Healthy Boston, Number 1. January 2014

Bring Healthcare Justice to Greater Boston

A dozen stalwarts braved early winter's icy blasts on December 10th in Jamaica Plain to consider launching a grassroots movement in Boston to make quality health care a right all can equally enjoy. Bringing together insights and experiences from such varied organizations as Mass-Care, Massachusetts Peace Action, Service Employees International Union, the Budget for All Campaign, the Massachusetts Nurses Association, United for Justice with Peace, Democratic Socialists of America and the Committees of Correspondence for Democracy and Socialism, some common themes and concerns quickly emerged.

Health insurance companies are universally reviled, wasting thirty percent of our healthcare dollar. A single-payer, Medicare-for-all approach, without the commercial health insurance companies, would bring us closer to our shared vision of a just healthcare system, guaranteeing universal access, affordability, quality and equality.

But we are now confronted with health disparities based on neighborhood, language, gender, sexual orientation, age and background. Our choice of doctor and hospital is increasingly narrowed as out-of-pocket costs rise.

Boston has pioneered the use of community health centers, culturally competent care close to home. But Roxbury Comprehensive Community Health Center has been closed and rumors abound that another center is on the brink of closing. Violence and substance abuse are threatening our communities yet the clinics to treat addiction and mental health problems are being closed both at safety-net hospitals and at richer facilities.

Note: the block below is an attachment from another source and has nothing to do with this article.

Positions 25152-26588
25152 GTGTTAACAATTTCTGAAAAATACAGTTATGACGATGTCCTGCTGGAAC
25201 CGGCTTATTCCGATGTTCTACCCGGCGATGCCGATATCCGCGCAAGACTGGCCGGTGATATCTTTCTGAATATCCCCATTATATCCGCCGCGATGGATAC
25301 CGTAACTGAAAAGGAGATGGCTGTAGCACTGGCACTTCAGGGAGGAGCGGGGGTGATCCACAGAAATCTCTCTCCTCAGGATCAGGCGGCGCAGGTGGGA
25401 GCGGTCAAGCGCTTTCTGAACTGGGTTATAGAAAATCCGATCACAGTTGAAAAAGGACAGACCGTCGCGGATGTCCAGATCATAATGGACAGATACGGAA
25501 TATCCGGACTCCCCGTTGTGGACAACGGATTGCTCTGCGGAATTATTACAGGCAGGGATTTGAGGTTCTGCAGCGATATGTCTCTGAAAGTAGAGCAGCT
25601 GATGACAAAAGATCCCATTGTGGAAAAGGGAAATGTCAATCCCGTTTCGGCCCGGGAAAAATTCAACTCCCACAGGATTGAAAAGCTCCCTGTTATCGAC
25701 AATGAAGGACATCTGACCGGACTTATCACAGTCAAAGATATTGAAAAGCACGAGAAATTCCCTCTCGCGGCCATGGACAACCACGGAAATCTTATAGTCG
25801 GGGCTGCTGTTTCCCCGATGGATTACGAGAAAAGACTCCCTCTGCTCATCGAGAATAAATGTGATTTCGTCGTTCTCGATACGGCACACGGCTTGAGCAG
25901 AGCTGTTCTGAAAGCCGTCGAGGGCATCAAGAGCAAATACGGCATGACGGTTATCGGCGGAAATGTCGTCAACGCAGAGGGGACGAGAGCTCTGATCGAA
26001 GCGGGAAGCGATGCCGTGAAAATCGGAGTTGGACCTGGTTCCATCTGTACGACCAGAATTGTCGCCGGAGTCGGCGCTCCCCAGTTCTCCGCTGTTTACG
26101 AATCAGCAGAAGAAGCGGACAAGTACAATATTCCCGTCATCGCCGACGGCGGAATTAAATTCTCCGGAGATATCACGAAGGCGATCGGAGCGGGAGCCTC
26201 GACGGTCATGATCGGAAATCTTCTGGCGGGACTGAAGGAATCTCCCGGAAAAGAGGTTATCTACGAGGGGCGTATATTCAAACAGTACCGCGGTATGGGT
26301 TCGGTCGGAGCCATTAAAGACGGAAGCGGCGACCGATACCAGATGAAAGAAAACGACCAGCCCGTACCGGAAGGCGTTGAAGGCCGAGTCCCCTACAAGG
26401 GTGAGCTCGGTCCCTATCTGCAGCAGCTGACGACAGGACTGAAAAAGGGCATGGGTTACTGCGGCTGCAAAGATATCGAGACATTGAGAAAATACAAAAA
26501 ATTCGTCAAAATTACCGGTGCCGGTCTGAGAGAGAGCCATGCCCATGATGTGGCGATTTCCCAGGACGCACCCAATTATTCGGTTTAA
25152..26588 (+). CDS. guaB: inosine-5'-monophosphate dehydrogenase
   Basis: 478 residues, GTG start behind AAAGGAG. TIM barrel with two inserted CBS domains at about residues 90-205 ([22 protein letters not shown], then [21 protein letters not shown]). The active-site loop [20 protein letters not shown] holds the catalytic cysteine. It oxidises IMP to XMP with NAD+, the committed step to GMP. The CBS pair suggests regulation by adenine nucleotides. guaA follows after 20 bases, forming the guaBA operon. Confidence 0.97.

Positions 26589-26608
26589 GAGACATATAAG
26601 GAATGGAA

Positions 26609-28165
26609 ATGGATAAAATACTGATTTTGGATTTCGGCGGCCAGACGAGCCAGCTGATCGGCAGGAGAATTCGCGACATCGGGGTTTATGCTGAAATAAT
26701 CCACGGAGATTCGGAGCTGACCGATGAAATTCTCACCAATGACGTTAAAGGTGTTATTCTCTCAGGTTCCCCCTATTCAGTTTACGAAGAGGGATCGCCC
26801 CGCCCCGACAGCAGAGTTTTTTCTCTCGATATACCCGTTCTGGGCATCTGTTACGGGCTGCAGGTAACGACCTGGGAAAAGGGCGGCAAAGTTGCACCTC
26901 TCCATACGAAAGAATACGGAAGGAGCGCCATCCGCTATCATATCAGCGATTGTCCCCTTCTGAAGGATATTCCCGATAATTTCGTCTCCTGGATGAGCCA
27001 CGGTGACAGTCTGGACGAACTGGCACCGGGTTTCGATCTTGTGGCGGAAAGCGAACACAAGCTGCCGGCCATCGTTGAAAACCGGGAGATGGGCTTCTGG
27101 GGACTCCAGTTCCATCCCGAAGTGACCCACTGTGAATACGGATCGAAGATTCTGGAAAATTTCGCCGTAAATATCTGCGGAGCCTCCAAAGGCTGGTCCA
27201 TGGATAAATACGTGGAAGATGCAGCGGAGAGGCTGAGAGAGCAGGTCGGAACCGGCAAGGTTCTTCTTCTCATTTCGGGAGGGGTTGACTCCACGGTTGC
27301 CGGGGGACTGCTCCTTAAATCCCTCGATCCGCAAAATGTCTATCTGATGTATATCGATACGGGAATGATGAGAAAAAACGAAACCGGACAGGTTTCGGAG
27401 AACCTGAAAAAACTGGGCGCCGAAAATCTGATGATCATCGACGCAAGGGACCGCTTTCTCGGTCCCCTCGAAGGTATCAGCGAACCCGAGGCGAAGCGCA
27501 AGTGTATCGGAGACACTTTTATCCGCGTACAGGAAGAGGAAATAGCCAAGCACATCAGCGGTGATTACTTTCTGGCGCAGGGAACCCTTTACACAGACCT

And the threat of the importation of the deadliest germs on the planet, for which there are no known cures, continues at the Boston University site on Albany Street near Boston Medical Center. These Level-4 bioterror labs have proliferated since 2001, and development of biological weapons is the result. Environmental racism remains a major risk to the Roxbury-South End community. The focus now is on the incoming mayor and city council to follow through on promises made during the recent election campaign.

We took note of the party caucuses beginning in February as places to lobby for healthcare justice and step up the pressure on prospective candidates for state offices. For example, Don Berwick, founder of the Institute for Healthcare Improvement and former head of the the Center for Medicare & Medicaid Services, is planning a gubernatorial race and has stated his openness to single-payer universal health care in the Commonwealth. Vermont comes to mind, where a solid grassroots movement for health care as a human right, launched in 2008 by the Vermont Workers' Center, has blossomed into a mandate to unfold a single-payer system in 2017, when the federal Affordable Care Act will allow states to experiment with new approaches to cover everyone.

Seven questions are headed to the Massachusetts ballot in November. Two relate to healthcare justice. The Patient Safety Act would set enforceable staffing standards in hospitals to counter the deadly corner-cutting tricks pushed by consultants and administrators. The Hospital Profit Transparency & Fairness Act tackles the have/have-not split in health care, where some hospitals and their CEOs roll in dough while the safety-net and community facilities teeter on the brink. The success of these questions in 2014 may open the path ahead for such breakthroughs as a single-payer ballot question in 2016.

We agreed not only to continue our efforts in our neighborhoods and in our unions but to continue working together to help launch a healthcare human rights campaign right here in Boston. Won't you join us?

Election Followthrough

On December 18th I went to English High School for Mayor-elect Marty Walsh Transition Team’s public health public hearing, where I offered verbal testimony on health priorities for Boston, making three points: